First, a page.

POLITICS, ABORTION

GOP Power Grab in Ohio Rooted in Fight Over Abortion Rights

Suppressing citizen voices part of a national strategy

Vanessa Gallman
2 min readAug 3, 2023

--

Photo by Theresa Thompson on Flickr

Ohio voters will go to the polls Aug. 8 to decide Issue 1 — if the state should raise approval of ballot measures from 50 percent to 60 percent of the vote, making it harder to amend the state constitution.

Why hold a vote in the summer — contrary even to a law the legislature passed just last year — to overturn an amendment process used since 1912?

It’s because citizens there have garnered enough signatures for a November ballot measure to keep abortion legal up to 22 weeks. An Associated Press poll showed 59 percent of Ohio voters believed abortion should generally be legal. Last year, Kansas and Michigan voters preserved abortion access with just under 60 percent voter approval.

Hence, the 60 percent threshold proposed by Ohio’s GOP-dominated legislature.

The measure would also require signatures from all 88 counties instead of half of them. It also would remove the 10-day period to fix signature errors.

Restricting ballot initiatives and constitutional amendments has recently become a priority in GOP controlled states such as Arizona, Utah, Idaho, Florida and Missouri, according to Democracy Docket, which monitors voting issues. Lawmakers object to citizens using the process to promote issues such as election reform, abortion rights, Medicaid expansion and marijuana legalization..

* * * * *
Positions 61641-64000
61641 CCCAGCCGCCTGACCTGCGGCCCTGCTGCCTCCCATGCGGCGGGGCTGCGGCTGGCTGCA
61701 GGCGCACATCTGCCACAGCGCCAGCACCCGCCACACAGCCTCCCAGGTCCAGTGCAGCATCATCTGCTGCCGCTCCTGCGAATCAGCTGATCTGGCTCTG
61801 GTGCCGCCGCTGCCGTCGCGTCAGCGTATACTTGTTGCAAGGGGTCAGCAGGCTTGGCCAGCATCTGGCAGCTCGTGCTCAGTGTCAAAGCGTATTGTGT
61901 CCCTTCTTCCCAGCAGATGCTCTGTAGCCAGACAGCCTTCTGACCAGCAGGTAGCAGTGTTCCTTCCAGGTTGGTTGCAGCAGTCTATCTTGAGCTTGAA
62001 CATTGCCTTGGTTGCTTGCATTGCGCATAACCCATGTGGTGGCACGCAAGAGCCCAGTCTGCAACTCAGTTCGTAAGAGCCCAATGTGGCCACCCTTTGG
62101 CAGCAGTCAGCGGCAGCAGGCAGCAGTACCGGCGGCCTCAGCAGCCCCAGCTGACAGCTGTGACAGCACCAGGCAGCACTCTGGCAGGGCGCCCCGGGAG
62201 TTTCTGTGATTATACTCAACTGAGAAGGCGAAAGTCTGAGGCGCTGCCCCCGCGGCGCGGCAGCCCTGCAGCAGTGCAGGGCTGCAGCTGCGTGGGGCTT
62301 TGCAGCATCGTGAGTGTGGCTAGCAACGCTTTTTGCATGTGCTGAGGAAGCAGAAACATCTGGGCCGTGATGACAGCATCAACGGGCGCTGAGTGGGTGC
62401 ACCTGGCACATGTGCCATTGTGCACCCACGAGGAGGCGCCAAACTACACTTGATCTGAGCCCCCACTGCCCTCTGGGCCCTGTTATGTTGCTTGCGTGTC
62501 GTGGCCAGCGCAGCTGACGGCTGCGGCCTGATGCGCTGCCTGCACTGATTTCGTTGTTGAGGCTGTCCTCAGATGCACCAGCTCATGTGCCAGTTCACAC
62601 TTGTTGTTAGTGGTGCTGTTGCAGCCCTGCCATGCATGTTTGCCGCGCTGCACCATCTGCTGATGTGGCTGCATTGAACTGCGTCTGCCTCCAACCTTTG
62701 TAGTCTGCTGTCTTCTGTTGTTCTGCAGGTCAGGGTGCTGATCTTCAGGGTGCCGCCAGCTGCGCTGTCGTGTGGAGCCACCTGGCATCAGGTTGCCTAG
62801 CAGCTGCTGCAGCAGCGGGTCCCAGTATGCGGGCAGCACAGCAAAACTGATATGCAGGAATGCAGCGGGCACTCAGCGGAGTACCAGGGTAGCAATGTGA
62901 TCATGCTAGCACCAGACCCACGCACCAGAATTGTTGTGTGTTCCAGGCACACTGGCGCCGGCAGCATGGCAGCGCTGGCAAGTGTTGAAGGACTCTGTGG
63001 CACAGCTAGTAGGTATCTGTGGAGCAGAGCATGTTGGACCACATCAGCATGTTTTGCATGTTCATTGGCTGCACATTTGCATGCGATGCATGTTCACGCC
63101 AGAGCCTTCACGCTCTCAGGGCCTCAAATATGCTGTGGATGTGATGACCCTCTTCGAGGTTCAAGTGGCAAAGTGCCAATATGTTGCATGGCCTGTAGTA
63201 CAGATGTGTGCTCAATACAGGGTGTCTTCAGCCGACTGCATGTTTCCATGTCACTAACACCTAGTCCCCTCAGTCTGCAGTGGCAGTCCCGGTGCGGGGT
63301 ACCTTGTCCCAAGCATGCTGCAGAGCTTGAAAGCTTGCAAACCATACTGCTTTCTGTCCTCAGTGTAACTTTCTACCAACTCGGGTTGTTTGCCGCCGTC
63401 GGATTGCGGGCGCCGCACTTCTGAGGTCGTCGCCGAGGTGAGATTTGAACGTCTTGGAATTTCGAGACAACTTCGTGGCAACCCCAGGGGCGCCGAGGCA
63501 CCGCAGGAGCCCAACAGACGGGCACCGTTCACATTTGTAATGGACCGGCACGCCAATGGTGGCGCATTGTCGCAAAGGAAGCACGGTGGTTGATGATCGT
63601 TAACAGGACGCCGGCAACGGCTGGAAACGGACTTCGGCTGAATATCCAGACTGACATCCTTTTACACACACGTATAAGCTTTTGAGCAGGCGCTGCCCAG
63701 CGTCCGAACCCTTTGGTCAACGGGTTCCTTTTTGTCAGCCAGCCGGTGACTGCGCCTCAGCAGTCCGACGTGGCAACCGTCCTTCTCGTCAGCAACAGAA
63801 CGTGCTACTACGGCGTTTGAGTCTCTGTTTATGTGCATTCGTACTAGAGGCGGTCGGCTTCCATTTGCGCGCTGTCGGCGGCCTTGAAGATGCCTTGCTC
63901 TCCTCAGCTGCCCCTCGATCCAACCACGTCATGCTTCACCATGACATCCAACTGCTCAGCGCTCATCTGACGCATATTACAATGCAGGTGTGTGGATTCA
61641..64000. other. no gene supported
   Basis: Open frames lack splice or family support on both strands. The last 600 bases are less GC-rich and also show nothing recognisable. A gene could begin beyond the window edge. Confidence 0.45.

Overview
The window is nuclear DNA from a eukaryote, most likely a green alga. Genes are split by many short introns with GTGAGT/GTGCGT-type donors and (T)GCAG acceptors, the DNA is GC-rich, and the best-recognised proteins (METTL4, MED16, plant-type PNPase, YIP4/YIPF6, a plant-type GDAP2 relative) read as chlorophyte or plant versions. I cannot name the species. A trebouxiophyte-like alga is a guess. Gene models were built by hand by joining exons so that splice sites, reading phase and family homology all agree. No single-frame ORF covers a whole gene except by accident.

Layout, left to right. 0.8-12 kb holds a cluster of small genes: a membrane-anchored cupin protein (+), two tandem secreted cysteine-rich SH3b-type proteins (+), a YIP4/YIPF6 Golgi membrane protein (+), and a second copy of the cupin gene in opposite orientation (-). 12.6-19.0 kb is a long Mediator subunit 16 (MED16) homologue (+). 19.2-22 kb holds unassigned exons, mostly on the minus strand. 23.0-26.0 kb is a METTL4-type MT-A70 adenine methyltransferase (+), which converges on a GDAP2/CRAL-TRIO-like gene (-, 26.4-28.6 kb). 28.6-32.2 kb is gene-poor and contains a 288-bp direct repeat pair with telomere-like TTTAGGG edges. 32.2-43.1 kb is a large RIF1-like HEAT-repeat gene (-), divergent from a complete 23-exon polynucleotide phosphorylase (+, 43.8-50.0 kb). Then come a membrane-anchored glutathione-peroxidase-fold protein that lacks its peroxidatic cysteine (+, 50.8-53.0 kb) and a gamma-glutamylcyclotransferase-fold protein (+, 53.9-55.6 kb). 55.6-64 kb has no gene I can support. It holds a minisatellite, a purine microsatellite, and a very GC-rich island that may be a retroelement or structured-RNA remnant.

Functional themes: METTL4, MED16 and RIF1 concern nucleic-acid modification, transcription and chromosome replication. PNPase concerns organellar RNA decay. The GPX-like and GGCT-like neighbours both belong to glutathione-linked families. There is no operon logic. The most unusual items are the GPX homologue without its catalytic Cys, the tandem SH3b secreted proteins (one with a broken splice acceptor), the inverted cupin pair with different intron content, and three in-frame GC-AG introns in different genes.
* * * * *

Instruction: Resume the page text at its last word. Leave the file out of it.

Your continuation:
Opponents against Ohio’s Issue 1 see it as a strategy to first impose a six-week abortion ban. Signed In 2019, the ban took effect after the Supreme Court overturned federal abortion rights last year. But a state court put the law on hold in September.

Currently, opponents are outspending proponents. The state is receiving 18,000 early ballots a day; early voting has already surpassed turnout in the 2022 primary.

Supporters of the measure say the changes are necessary to keep out-of-state special interests from pushing policies on Ohioans. Yet a key funder of the effort is Chicago-area billionaire Richard Uihlein, founder of the shipping company Uline, who recently gave the Save Our Constitution

--

--

Vanessa Gallman

Experienced journalist, educator and retired opinion-page editor with occasional musings